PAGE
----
My dad was a cool for his national guard unit when they had their weekend obligations. He said they always boiled potatoes with the skins on just til the water started to boil and then covered the pan and let them completely cool. I have done it this way always and have always had perfect potatoes for my potato salad. I usually boil them the night before and then in the morning drain them and put in the fridge for a couple hrs.

  25. Luv luv luv Lebanese Potato Salad–it is the best. Love your column, I learn so much–never knew this was Lebanese–thought my Mother made it up–and, not the least, I love the word ‘insipid’–not many of us use it these days-

  26. Arlene says:

    OMGosh Maureen!

    I needed to make a potato salad for a tailgate today (I just can’t bring myself to get store bought) But I dread it because truly the hardest part is the cooking of the potato. My mother had a knack in the kitchen cooking the potatoes whole and sometimes peeled off the skin after the boiling process. I never could master that.

    So I went online looking for a better way and viola! It worked! I’m so excited I can use my mom’s ingredients and will never avoid making potato salad again. I’m 58 and you’d think I could have figured it out by now!

    Thanks so much.

    Arlene

  27. Judi says:

    Thanks for telling us not just how to do the steps but also why you do it that way. It helps a lot and I will remember the steps better that way too. Have an awesome day – I know I will -I’ll have potato salad after al!!!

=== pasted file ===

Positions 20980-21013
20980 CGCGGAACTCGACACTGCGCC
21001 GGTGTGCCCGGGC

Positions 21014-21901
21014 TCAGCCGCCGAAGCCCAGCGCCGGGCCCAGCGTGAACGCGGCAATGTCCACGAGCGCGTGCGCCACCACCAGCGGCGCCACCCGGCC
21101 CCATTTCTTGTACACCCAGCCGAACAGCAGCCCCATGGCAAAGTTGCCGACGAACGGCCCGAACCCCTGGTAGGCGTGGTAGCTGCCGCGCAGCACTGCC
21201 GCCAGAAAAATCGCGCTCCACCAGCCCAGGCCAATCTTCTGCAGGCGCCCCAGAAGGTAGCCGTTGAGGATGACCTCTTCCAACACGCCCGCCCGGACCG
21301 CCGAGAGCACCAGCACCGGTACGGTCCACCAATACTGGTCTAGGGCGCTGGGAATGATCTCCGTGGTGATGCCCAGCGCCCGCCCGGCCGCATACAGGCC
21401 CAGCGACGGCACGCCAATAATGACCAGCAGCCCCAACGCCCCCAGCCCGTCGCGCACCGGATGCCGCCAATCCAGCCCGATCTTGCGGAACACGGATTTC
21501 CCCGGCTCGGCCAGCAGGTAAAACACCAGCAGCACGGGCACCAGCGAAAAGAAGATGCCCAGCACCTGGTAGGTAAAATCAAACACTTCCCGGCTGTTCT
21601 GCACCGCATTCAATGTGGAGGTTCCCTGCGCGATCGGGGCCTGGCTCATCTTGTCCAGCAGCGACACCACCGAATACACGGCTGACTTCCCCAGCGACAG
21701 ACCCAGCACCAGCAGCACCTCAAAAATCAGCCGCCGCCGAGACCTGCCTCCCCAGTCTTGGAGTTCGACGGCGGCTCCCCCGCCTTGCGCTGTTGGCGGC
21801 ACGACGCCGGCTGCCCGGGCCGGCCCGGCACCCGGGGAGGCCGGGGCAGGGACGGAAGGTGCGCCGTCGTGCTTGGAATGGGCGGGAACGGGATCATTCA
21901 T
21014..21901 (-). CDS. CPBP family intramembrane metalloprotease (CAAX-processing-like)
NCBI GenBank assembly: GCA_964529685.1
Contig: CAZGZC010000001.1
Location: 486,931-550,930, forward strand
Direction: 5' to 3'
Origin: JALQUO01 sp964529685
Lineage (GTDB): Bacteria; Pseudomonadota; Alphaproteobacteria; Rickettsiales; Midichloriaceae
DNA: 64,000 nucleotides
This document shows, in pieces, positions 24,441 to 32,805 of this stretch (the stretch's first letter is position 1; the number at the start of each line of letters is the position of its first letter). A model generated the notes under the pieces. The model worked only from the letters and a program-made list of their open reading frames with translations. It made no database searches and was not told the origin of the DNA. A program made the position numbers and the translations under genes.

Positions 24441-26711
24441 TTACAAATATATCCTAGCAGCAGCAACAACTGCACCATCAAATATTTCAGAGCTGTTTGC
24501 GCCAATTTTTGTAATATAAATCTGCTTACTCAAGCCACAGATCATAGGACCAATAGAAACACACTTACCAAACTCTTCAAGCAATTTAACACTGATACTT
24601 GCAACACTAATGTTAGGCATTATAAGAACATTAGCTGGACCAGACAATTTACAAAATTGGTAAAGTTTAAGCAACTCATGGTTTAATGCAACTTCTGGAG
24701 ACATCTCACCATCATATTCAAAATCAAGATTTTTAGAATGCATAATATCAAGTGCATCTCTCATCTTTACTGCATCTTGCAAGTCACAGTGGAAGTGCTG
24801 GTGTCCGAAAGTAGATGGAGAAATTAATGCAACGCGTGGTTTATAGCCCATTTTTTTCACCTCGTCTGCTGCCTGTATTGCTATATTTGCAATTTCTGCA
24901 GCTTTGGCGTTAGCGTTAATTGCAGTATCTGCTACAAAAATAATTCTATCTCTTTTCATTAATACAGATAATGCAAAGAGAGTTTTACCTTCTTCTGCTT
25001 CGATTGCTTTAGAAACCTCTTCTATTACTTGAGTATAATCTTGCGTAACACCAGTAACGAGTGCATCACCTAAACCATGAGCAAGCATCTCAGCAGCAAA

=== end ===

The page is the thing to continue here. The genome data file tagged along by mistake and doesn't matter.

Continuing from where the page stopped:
28. Jennifer Brennan says:

    Why do you use Kosher Salt what is the difference is it only because you are of Jewish Religion or for the cooking value please dont get offended i am just curios if the kosher salt makes a difference Kind Regards Jenny

    • Maureen Abood says:

      Hi Jenny–great question! Many cooks and chefs use Kosher salt because it is a coarser grain than table salt, and easier to feel in the hand and measure that way, without measuring spoons. Kosher salt also has better flavor than regular table salt! Note that kosher salt is not as salty as table salt, so they are not always an even substitution in recipes.

  29. Theresa Thompson says:

    Should have specified that I use red potatoes and boil them skin-on. My previous comment: to avoid ending up with mashed potatoe salad, you can also cut them in half after cooking them and leave them in the fridge for 1 or 2 days, uncovered. They will dry out and give you more chunks than flakes when u cut them up. Thanks.

  30. Dawn Robertson says:

    When making potato salad, is it best to let the potatoes cool before mixing in the ingredients? Or mix while they are still warm?

    • Maureen Abood says:

      Hi Dawn–great question. For Lebanese potato salad (recipe here), the ingredients are mixed in while the potatoes are warm, and it’s served warm. For mayo-based potato salad, cool the potatoes and then chill the salad immediately after combining everything.

  31. Sharon says:

    Is the suggested cooking time from when you start to heat the water or from when it comes to avoid?

  32. Sharon says:

    Thanks. I hope you realized auto correct, for some reason changed “boil” to “avoid”!

  33. Tonya says:

    I already mixed my potatoe salad and when tasting it realized some of my potatoes are a little hard is there anyway I can fix this without remaking.thank you

    • Maureen Abood says:

      Tonya, you can try microwaving the salad in short increments, like 30 seconds at a time, to try to cook the potatoes further!